The present invention is directed to such a sulfurous acid generator. The apparatus comprises, as its primary components, a primary sulfur-burning chamber, a sulfur feed tank, a secondary sulfur-burning chamber, and an absorption tower. The primary sulfur-burning chamber comprises an enclosure adapted to have a pool of molten sulfur therein, a sulfur inlet at a first lower elevation, an oxygen-containing gas inlet at a second, relatively higher, elevation, and a gas outlet.

Preferably, the sulfur feed tank is closely coupled to the primary chamber to insure that molten sulfur is continuously provided to the sulfur pool. This close coupling can be accomplished with a short conduit between the sulfur feed tank and the sulfur inlet of the primary chamber, where the conduit has a cross-sectional area of from 15 to 80% of the surface area of the sulfur pool and a length less than the diameter of the pool.

The gas generated in the primary chamber contains sulfur, sulfur dioxide and unreacted oxygen. It is passed to the secondary chamber. The secondary chamber provides sufficient residence time and contains means such as baffles which cause the gas passing therethrough to undergo turbulent flow to insure that substantially all of the sulfur is converted to sulfur dioxide.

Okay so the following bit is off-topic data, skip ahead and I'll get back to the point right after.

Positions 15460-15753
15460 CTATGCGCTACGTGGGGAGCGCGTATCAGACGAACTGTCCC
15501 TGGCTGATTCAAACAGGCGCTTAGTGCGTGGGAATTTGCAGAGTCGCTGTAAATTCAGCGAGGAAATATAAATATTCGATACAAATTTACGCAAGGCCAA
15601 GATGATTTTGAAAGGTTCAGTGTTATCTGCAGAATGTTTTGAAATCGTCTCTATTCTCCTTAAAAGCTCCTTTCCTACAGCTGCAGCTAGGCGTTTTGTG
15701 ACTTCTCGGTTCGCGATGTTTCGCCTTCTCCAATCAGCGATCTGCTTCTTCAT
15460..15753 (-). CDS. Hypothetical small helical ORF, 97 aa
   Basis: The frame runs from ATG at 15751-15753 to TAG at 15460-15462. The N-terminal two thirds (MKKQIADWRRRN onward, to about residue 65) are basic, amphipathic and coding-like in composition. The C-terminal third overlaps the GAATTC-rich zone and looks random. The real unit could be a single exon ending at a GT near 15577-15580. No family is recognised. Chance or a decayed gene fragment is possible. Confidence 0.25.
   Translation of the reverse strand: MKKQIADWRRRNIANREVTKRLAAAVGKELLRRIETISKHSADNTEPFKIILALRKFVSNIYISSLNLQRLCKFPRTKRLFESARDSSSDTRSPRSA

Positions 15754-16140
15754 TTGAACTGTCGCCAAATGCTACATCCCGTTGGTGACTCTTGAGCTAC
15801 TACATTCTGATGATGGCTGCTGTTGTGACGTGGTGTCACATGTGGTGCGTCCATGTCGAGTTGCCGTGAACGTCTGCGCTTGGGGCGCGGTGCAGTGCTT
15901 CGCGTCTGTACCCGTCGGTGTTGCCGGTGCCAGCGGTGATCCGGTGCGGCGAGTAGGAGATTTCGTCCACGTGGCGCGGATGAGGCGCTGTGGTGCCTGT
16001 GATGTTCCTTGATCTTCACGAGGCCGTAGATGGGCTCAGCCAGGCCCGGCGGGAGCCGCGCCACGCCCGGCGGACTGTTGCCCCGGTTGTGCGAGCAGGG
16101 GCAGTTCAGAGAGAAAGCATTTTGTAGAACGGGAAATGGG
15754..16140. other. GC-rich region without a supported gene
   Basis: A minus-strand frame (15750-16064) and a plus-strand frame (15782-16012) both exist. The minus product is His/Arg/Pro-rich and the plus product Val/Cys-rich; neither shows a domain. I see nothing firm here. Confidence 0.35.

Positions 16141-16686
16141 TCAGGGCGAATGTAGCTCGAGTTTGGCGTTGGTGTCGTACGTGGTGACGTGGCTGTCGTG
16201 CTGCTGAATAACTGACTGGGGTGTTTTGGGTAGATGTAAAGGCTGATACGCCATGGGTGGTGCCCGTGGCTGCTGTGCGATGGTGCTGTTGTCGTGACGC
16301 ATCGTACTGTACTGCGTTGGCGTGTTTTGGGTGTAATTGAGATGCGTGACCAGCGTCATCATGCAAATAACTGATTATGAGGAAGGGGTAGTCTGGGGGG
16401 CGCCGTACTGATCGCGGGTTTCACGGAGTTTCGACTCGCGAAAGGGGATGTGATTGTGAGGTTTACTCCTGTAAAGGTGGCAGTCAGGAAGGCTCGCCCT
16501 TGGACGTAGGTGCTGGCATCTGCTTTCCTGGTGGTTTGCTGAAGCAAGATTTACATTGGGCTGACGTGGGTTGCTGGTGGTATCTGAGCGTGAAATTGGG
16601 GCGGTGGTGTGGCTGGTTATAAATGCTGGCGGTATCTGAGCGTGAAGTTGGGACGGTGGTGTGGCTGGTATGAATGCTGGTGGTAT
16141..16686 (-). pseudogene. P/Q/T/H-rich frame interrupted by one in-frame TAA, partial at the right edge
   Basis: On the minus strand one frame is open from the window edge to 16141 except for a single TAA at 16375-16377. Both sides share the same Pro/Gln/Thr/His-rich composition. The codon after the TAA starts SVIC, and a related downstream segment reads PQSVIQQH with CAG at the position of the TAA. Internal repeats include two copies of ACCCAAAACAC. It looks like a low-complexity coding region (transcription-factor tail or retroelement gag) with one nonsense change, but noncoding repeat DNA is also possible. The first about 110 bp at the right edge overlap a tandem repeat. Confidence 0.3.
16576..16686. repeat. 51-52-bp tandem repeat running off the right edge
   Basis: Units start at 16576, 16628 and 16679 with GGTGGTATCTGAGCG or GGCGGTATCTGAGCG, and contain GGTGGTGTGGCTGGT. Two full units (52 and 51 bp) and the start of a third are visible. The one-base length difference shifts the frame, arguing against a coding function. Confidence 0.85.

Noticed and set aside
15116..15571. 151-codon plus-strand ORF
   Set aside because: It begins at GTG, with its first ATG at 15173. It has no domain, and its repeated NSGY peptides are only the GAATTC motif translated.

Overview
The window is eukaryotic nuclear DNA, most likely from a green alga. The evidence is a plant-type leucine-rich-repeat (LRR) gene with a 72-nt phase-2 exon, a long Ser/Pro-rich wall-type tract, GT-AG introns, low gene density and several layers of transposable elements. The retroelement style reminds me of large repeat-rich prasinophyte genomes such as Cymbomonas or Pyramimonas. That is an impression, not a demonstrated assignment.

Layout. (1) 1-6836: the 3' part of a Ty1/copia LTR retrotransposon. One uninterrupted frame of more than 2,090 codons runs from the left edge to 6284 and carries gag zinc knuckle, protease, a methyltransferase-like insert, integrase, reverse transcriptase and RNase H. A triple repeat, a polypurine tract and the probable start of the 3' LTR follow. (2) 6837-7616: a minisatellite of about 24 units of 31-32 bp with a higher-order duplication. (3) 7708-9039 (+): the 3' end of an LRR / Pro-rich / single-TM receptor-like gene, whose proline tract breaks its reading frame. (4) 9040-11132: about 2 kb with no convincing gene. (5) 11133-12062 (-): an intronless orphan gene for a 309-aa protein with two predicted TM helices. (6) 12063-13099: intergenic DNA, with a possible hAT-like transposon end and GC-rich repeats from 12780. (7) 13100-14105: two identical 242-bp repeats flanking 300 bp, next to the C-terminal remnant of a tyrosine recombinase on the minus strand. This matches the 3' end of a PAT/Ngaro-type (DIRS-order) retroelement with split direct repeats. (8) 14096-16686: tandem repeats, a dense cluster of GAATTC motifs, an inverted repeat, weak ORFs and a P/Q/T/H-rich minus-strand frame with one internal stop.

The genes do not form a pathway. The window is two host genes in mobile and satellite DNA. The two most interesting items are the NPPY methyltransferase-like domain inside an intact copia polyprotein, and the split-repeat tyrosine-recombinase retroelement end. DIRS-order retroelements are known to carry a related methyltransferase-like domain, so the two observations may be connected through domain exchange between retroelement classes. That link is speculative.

The absorption tower has a water inlet at its top and a gas inlet at its bottom for countercurrent flow of gas and water therein. There is a conduit between the gas inlet of the absorption tower and the outlet of the secondary chamber.

Preferably, the oxygen-containing gas inlet is oriented to introduce oxygen-containing gas to the primary chamber tangentially and at a high velocity of at least about 30 feet per second for forming a turbulent, cyclonic gas flow.

It has been found that the combination of the closely coupled sulfur feed tank and primary chamber, high velocity tangential introduction of oxygen-containing gas into the primary chamber, and a secondary chamber results in burn rates of at least 25 pounds of sulfur per hour per square foot of burning surface.